From soup to nuts, Austin’s controversial new paid sick leave ordinance is bad public policy.

To start, the citywide mandate — which requires all employers to provide their employees with paid sick time — was rammed through at lightning speed.

In fact, it wasn’t until a few months ago, on Jan. 19, that a first draft of the ordinance was available for public consumption. Twenty-seven days later, on Feb. 15, the Austin City Council met and took a 1 a.m. vote to impose it on a largely unsuspecting public.

Such haste might be welcome when filling potholes or answering 9-1-1 calls, but it has no place in Austin’s policymaking process where transparency, thoughtfulness and deliberation ought to be hallmarks — especially on matters affecting everyone.

That said, the blitz was a feature, not a bug. Proponents rushed the ordinance through the process, in large part to shield it from criticism. After all, it’s hard to galvanize public opinion against something when there’s been no serious study of it.

The fact that city officials had little grasp of its impact or cost was no secret, either. In a revealing interview published before the ordinance was passed, Austin Chamber of Commerce President Drew Scheberle recalled a meeting he had with Austin City Council Member Greg Casar during which Scheberle said of Casar: “He did come to our board meeting, and we asked him how much it would cost. He said that he cannot model that until they pass the ordinance.”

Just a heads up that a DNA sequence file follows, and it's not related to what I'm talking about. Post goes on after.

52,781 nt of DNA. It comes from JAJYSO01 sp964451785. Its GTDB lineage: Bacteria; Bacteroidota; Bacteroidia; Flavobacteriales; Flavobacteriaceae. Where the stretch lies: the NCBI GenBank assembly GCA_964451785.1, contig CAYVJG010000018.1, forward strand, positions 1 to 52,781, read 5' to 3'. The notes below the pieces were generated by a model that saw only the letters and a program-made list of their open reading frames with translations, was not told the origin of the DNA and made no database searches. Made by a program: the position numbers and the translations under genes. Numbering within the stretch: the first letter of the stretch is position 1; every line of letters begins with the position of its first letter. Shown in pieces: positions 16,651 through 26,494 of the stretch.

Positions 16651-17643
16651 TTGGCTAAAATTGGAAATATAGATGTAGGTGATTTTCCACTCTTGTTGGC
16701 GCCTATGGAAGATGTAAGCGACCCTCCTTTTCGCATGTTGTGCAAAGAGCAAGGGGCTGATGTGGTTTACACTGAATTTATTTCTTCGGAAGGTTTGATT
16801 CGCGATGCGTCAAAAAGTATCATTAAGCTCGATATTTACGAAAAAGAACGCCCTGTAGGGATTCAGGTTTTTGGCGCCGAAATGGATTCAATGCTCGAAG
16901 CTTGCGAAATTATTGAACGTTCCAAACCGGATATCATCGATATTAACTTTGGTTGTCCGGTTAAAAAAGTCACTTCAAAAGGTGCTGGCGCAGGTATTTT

Based on Scheberle’s account, some supported passing the ordinance so that they could find out what was in it. But not the chamber. It conducted its own analysis and “pegged the cost of the plan to employers at $140 million annually.”

If the chamber’s $140 million-per-year estimate is even close to the new regulation’s actual cost, then the mystery of why it was not thoroughly vetted is obvious. That’s an enormous cost for employers, employees and consumers to absorb, albeit in different ways: smaller profit margins, slower wage growth and higher prices.

But while there are obvious concerns with how it was passed and what it will cost, the more serious problem is whether it’s lawful. There’s a good chance that it is not.

Right now, the Texas Minimum Wage Act prohibits cities like Austin from regulating the wages of employees of private businesses and pre-empts any ordinance from going beyond the standards set forth in the federal Fair Labor Standards Act. Through the Texas Minimum Wage Act, state law caps the minimum wage at the federal rate.

Austin’s paid sick leave ordinance is in direct conflict with state law, since it requires employers to pay a minimum wage to employees for hours not actually worked. The effect is to push their hourly wage above the minimum wage ceiling set by Texas law.

For these and other reasons, the Texas Public Policy Foundation represents a broad coalition of area businesses in suing the city of Austin, seeking relief from the ordinance before it can go into effect on Oct. 1. Even with this lawsuit under way, there’s still a need for legislative action.

The policy problems and legal questions surrounding Austin’s ordinance, as well as those popping up in other cities, too, beg for legislative action. That is, the Legislature should pass pre-emptive rules that add unmistakable clarity to this issue and prevent cities from making policy in areas that they aren’t intended to.

Passing this sort of targeted pre-emptive legislation — or, better yet, a broad-based reform that drastically limits all types of local economic regulation — ought to be a top priority for next session’s lawmakers. This will not only help rid Austin of a hastily adopted, costly, and likely illegal ordinance, but it will also be a powerful rebuke to those who seek to micromanage every aspect of people’s lives.